Hollywood’s take on high finance


With the collapse of Silicon Valley Bank and the volatility of the stock market, the banking industry and Wall Street have been dominating the news lately.

Oftentimes the economy is difficult for the average person (and many economists) to comprehend, but this has not kept Hollywood from producing several thought-provoking films about the inner workings of Wall Street, banks, and corporations.

Let’s invest time and newsprint to plunge into the world of high finance on film.

Take One

There is no more iconic representation of Wall Street than Oliver Stone’s titular “Wall Street” (1987). Featuring Michael Douglas in an Oscar-winning, bone-chilling performance as Gordon Gekko, a ruthless corporate raider who makes his money with the now-legendary philosophy, “greed, for lack of a better word, is good.” You can imagine how this sounds to Bud Fox (Charlie Sheen), a neophyte stockbroker who comes into Gekko’s fold. Oliver Stone, never known for his subtlety, expertly captures the extraordinary brazenness of economic excess in the 1980s. While Douglas’ sinister performance rightfully has earned him a place in the history books, it’s a tender, understated performance from real-life father Martin Sheen that holds the film together.

J.C. Chandor has quietly been making exceptional movies (“All is Lost,” “A Most Violent Year”) for the past decade, but his debut, 2011’s “Margin Call” remains his most surprising. A nearly real-time drama, set during 24-hours in the midst of the 2008 financial crisis, Chandor’s film examines the human consequences of the people largely responsible for the most significant shift in the lives of millions of Americans. The film is restrained and chatty, letting the viewer make connections of their own accord, but never underestimates its audience and is never mundane. The ensemble cast is studded with newcomers and veterans, including Zachary Quinto, Jeremy Irons, Paul Bettany, Demi Moore and (undercutting the film’s staying power) Kevin Spacey.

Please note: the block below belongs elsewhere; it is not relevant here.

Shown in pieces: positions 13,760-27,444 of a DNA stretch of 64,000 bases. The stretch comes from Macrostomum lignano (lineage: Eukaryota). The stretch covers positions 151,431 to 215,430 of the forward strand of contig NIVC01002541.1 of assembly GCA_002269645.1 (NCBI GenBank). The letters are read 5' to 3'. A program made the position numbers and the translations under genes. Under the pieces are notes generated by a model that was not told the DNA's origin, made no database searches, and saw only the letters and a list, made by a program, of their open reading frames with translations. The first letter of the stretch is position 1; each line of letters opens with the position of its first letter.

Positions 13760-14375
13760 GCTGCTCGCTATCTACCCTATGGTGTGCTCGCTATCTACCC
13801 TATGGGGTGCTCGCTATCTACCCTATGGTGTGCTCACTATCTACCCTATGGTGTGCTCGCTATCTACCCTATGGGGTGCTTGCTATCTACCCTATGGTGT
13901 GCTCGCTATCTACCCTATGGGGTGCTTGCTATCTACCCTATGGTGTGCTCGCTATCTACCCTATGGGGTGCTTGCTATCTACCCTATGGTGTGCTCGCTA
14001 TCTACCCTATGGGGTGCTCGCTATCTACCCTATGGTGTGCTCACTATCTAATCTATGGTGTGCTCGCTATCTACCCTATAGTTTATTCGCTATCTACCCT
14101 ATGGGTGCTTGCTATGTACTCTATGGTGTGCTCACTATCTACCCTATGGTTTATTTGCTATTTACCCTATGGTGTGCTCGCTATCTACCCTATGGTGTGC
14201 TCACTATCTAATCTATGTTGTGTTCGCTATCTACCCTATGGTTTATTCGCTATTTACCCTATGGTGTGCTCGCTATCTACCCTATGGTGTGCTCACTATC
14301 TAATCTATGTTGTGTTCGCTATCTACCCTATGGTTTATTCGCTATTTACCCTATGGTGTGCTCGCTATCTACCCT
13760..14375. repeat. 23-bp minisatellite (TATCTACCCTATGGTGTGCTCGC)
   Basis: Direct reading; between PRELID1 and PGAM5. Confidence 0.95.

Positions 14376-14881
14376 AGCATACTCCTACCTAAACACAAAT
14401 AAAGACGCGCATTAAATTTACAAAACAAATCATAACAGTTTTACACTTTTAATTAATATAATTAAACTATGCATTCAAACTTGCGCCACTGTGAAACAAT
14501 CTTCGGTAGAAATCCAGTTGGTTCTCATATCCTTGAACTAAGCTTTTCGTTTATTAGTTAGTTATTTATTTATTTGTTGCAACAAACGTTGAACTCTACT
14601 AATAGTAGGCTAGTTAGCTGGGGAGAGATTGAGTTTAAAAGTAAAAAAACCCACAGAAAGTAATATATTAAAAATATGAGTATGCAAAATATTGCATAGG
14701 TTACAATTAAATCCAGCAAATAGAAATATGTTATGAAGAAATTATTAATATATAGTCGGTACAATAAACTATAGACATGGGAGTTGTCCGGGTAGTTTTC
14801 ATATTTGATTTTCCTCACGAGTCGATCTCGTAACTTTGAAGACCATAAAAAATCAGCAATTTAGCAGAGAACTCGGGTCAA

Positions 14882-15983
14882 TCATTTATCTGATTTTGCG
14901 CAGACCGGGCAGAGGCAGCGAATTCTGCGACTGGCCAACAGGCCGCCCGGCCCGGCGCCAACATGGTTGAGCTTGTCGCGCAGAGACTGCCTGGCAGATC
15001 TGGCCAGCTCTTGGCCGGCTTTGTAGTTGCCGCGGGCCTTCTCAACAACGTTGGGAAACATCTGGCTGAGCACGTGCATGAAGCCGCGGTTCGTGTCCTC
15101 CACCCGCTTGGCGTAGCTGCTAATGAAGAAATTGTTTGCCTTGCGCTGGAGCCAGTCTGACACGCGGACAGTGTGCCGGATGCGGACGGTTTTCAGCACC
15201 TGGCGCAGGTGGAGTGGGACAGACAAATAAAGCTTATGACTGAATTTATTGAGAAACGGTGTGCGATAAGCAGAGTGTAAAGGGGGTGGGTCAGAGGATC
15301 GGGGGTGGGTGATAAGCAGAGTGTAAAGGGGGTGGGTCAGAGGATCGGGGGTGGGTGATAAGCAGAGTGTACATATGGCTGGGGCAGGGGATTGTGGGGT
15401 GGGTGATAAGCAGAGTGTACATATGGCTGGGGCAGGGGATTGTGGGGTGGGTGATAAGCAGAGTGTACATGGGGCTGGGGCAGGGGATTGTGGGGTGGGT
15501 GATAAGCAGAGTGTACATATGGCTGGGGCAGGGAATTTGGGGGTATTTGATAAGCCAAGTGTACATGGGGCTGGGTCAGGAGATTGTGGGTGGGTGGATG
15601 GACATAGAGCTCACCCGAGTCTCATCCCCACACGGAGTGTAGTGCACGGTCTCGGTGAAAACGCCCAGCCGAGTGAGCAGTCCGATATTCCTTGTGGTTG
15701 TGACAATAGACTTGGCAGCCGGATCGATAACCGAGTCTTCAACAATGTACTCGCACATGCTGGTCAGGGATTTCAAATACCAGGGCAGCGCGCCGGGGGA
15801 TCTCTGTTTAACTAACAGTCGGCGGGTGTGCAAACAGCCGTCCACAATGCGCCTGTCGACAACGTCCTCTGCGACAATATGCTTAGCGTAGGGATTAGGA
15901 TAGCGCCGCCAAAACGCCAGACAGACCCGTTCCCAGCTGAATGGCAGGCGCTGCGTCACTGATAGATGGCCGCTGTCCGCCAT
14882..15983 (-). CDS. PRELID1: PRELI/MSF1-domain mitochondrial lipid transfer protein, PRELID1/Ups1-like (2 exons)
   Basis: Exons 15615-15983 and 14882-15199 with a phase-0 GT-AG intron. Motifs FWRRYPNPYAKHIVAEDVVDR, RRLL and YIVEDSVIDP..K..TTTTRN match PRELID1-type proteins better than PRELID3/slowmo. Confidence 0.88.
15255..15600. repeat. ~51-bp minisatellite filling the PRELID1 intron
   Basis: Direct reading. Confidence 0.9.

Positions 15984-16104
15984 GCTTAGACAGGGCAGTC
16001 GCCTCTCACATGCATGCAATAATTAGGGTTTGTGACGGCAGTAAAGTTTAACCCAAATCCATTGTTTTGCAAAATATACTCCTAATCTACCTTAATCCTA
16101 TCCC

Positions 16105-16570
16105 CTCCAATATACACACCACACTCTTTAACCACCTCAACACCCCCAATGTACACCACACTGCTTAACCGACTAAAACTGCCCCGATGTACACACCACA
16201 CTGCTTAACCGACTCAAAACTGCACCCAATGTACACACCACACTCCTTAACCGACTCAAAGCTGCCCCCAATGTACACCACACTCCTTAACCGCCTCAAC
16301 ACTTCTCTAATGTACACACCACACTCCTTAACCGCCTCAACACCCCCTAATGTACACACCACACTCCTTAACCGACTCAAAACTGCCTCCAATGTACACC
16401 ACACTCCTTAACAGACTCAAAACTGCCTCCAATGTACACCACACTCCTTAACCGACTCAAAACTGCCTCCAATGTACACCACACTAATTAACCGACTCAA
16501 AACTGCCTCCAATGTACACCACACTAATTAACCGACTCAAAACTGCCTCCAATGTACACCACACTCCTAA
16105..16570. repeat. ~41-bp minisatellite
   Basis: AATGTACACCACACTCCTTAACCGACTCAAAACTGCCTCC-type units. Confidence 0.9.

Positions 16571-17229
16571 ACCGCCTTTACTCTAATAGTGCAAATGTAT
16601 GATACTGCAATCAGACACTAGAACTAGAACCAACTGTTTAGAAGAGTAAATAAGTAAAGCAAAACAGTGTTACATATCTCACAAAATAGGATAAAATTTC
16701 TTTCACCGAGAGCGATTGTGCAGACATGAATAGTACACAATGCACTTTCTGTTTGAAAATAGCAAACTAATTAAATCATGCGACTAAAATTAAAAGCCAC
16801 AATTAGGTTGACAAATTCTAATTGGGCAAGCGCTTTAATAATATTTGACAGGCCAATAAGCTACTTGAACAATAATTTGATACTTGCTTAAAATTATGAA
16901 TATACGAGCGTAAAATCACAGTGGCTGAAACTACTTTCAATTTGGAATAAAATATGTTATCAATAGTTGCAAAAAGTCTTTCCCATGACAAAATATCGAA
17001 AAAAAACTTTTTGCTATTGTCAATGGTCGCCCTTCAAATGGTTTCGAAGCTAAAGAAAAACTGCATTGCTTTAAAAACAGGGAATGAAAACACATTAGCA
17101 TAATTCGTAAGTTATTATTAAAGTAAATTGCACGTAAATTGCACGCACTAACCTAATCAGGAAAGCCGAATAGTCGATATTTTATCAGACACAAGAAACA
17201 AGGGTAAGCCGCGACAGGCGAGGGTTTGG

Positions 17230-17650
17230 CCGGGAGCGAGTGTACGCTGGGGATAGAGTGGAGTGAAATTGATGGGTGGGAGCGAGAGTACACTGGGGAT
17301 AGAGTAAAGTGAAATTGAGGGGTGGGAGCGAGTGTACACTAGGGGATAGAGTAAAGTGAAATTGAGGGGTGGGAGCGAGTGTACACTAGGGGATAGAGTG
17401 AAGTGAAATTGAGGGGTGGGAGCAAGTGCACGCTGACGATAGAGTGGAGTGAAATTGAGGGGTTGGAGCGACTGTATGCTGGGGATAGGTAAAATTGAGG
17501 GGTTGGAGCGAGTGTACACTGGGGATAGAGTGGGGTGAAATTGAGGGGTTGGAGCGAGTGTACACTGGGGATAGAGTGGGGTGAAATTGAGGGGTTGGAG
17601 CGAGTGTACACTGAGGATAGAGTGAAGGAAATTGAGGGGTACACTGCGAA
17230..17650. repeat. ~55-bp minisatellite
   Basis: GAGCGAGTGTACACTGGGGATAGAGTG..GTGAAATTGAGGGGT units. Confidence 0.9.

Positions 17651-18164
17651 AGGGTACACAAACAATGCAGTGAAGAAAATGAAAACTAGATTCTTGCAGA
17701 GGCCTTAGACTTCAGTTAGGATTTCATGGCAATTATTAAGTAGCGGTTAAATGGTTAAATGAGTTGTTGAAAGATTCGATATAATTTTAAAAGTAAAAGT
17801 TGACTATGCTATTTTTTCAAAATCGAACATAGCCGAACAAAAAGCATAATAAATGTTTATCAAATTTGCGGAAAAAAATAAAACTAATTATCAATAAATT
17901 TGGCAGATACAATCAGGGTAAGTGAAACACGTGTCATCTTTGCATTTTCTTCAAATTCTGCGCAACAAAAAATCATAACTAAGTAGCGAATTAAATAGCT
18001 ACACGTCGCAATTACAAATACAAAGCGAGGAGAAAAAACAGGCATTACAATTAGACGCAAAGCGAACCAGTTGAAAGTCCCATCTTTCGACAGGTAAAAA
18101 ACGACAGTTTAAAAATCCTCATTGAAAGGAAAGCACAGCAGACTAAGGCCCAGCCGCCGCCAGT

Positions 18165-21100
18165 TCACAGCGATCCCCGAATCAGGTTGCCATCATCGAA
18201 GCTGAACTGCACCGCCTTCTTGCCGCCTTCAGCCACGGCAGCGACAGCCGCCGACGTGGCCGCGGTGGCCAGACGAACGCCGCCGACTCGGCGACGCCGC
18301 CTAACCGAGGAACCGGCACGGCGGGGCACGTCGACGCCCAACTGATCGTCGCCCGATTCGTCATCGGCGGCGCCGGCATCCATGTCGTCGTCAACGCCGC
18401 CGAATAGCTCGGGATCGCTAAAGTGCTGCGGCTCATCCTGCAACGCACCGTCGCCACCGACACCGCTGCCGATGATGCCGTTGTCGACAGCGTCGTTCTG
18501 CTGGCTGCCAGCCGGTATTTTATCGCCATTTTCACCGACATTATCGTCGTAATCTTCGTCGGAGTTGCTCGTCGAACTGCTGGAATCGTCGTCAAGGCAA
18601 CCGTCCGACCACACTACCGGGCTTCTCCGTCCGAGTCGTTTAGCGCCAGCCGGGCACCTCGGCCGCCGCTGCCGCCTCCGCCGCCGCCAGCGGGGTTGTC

A small financial thriller slipped through the cracks in the summer of 2016 called “Equity,” starring Anna Gunn and Alysia Reiner. Gunn gives a commanding performance as an investment banker who is caught up in a web of insider trading, and Alysia Reiner is a federal prosecutor who stumbles upon her trail. With a nearly all-female cast, the film positions itself as a step forward in on screen representation of women in power, but it doesn’t coddle its characters in any reductive narratives.

Take Two

Larry “The Liquidator” Garfield, portrayed by Danny DeVito, likes to buy up prosperous companies, break them up, and then sell off the pieces. The only problem is he does not care what happens to the workers or communities affected by his actions. That is, until he attempts to take over a New England wire and cable company with a fiesty owner (Gregory Peck) and a clever and beautiful (it is Hollywood, after all) corporate attorney (Penelope Ann Miller). This is the set up for “Other People’s Money” (1991), a forgotten gem from Academy Award-winning director Norman Jewison (“In the Heat of the Night”, “Moonstruck”). Devito is at his absolute best in this heartwarming romantic comedy leaving the audience wondering how these two warring factions can possibly overcome their differences.

Robert Wise is most famous for directing two Academy Award-winning musicals, “West Side Story” (1961) and “The Sound of Music” (1965), but Wise (who also edited “Citizen Kane”) worked in many other genres, including dramas, noirs, westerns, and science fiction. His film “Executive Suite” (1954) was a box office smash with an all-star cast, including William Holden, June Allyson, Barbara Stanwyck, Fredric March and Shelly Winters. The story centers on a furniture corporation whose CEO dies unexpectedly and the manifestations that transpire, among the board of directors, in choosing a replacement. Holden is reluctantly at the center of the board’s manipulations as the film broadly examines the American worker and the quality of the products being manufactured.

Everyone should watch Adam McKay’s “The Big Short” (2015), which cleverly explains what happened (and why) when the housing bubble burst in 2007 and sent economic systems throughout the world into panic and near-total collapse. By “breaking the fourth wall” — having actors look at the camera and directly address the audience — the mysteries of hedge funds and the mortgage industry are explained in lay terms. The film stars Christian Bale as Michael Burry —the first fund manager to foresee the housing bubble collapse and the consequences that would follow. Ryan Gosling and Brad Pitt co-star, along with a mesmerizing performance by Steve Carrell as Mark Baum, a dour skeptic hedge fund manager who realizes the devastation that is awaiting us all.

(This column is written jointly by a baby boomer, Denny Parish, and a millennial, Carson Parish, who also happen to be father and son.)

No posts to display